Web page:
Thursday, August 4, 2011

REVIEW: Inland Empire (2006)

Complete unedited thoughts I just scribbled down.

Director: Jeremy Irons
Starring: Laura Dern, Jeremy Irons, Justin Theroux

I really liked the other Lynch film I've seen, Mulholland Dr., but Inland Empire didn't really captivate me the same way. This is difficult to rate, and I'm sure I'll watch it again someday and think some very different things about it. Mostly this suffers from its 3 hour run-time, which is fine with me, except I thought the film stretched itself thin by quite a lot. There wasn't anything in Inland Empire I'd call really bad, and some moments, most notably in the first hour or so, are beautiful and captivating. Lynch's fondness for holding long close-ups on people's faces and on things they're looking at seems to have gone into complete overdrive here, as it happens all the time, and sometimes it frankly just gets boring; I'm sorry. Sometimes it works, but other times, and more and more as the movie goes on, it just feels like the cameraman had a stroke on set. The lighting is pretty crazy at times, and I confess I didn't get what it was going for exactly - definitely pretty freaky sometimes though, so there's that. Acting was as oddball and spastic as it was in Mulholland, except even moreso. Both movies seem to have this schizo balance between normal acting at some parts and then just completely off the wall, awkward, strange deliveries and facial expressions that come out of nowhere, and I like that. It adds a very off-kilter quality to everything, making any scene - even a few of the weaker ones in this movie - scary and surreal, and that's probably a big part of why I can't totally be mad at this movie.

The jarring and dramatic score and the building paranoia of the first hour made me think this was going to be another explosive thrill-ride a la Mulholland Drive, but this movie seemed to be going for something else entirely once I watched it progress. A sort of breakdown in a way, a degeneration of logic and sense - not an explosion or a big bang like Mullholland had, but rather a slow-burning decay of the film's sanity. Sort of like a very vivid, artsy depiction of senility. That sounds ridiculous even writing it but that's really what I got from this, I guess. Some parts of this movie were beautiful and vivid, other parts were downright horrifying, other parts still were more subtly tense, but a lot of the 3 hours of material here isn't really as good as all that. 3 hours is a long damn time for a movie to run and Inland Empire does tend to lose itself quite often. As intriguing and watchable as I found the best parts of the movie, there was always a scene or two after those that ran for too long and just broke the mood and vibe it was setting. The story is barely coherent, and while I can't really say that was a big factor in my mixed feelings for Inland Empire, it definitely didn't help. Ambiguity is cool - confusing the viewer can work, and for some bits the movie does it very well, but other times it just loses me, and I'm repeating myself now anyway.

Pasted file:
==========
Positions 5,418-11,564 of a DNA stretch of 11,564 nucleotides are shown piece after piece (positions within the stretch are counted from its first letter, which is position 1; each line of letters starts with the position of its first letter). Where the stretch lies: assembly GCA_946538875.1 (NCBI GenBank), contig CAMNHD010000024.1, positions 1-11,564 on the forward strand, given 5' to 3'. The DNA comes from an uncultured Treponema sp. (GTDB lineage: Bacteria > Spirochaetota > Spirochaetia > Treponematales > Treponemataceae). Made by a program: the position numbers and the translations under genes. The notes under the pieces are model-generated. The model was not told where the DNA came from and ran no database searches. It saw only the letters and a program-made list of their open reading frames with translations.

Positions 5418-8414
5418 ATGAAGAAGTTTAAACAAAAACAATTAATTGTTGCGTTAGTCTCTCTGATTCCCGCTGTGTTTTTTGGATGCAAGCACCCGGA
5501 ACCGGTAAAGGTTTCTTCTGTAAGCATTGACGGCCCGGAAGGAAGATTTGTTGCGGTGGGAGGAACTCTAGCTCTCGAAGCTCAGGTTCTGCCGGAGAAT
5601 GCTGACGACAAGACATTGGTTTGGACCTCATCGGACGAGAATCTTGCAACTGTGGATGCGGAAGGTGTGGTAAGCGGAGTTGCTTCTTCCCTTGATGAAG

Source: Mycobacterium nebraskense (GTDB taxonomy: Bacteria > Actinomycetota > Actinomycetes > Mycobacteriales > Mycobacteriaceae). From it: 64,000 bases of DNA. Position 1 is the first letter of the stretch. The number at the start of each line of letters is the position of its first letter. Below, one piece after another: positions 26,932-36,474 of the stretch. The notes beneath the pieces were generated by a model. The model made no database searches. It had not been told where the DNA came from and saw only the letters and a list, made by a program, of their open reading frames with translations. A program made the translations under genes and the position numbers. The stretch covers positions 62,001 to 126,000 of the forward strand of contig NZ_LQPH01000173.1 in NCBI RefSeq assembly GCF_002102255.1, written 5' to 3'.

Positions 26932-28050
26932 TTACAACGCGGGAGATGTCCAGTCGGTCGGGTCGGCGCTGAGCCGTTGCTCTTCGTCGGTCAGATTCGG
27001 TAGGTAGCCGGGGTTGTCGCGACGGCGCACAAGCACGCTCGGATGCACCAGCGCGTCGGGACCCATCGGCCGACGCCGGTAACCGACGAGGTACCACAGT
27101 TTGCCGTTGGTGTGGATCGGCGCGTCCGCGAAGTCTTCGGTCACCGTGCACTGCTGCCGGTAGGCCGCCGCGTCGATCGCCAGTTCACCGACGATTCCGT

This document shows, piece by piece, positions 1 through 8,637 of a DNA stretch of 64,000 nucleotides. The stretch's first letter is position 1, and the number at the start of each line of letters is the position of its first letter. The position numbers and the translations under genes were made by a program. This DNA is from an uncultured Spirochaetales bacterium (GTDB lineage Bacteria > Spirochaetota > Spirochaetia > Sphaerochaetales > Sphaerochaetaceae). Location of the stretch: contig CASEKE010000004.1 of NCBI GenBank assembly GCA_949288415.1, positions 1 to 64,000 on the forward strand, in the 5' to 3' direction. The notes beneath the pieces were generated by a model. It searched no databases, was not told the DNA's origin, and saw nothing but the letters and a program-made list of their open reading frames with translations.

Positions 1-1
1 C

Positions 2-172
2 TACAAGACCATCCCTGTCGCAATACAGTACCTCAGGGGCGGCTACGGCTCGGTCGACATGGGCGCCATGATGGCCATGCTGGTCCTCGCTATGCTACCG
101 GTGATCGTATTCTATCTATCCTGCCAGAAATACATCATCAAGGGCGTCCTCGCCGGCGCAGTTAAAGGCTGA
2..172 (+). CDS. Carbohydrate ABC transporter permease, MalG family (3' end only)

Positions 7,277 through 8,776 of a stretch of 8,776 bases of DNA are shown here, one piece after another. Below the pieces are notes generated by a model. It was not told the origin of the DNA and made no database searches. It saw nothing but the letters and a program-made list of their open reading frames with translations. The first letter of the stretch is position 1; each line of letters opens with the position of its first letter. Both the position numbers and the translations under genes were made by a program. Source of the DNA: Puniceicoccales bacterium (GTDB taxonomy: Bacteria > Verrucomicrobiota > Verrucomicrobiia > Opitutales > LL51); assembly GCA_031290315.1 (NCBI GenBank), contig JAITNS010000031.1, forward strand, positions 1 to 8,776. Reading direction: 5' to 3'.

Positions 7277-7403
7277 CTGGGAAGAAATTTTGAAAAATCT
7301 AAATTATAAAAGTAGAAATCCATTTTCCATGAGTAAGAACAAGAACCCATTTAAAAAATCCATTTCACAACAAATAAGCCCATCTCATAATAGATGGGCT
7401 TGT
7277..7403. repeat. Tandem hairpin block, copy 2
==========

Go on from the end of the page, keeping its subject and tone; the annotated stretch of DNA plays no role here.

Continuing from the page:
I'd probably give this movie around a 3.5/5 rating if I absolutely was forced to assign one, but I don't think a rating can really do this justice, as in some ways I really liked this, found it beautiful and disturbing and horrific and artful and the whole array of terms you can use to describe various emotive pieces of art, but dually, somewhat paradoxically, I found it lacking in a lot of areas, and it could have been a lot stronger of a movie overall. Doesn't make sense to me either, but then, that is what Inland Empire evokes - these are the kind of conflicting feelings it brings out. Observing art on a purely sensual level, I found this rather stunning, but as a person who watches movies, it could have been improved majorly and lost nothing of its artfulness - so I come down in the middle. Go see it if you want. It's really interesting and will make you think about movies and about the plot. But, speaking as a person who's only seen this and Mulholland Dr. from Lynch...go see the latter first.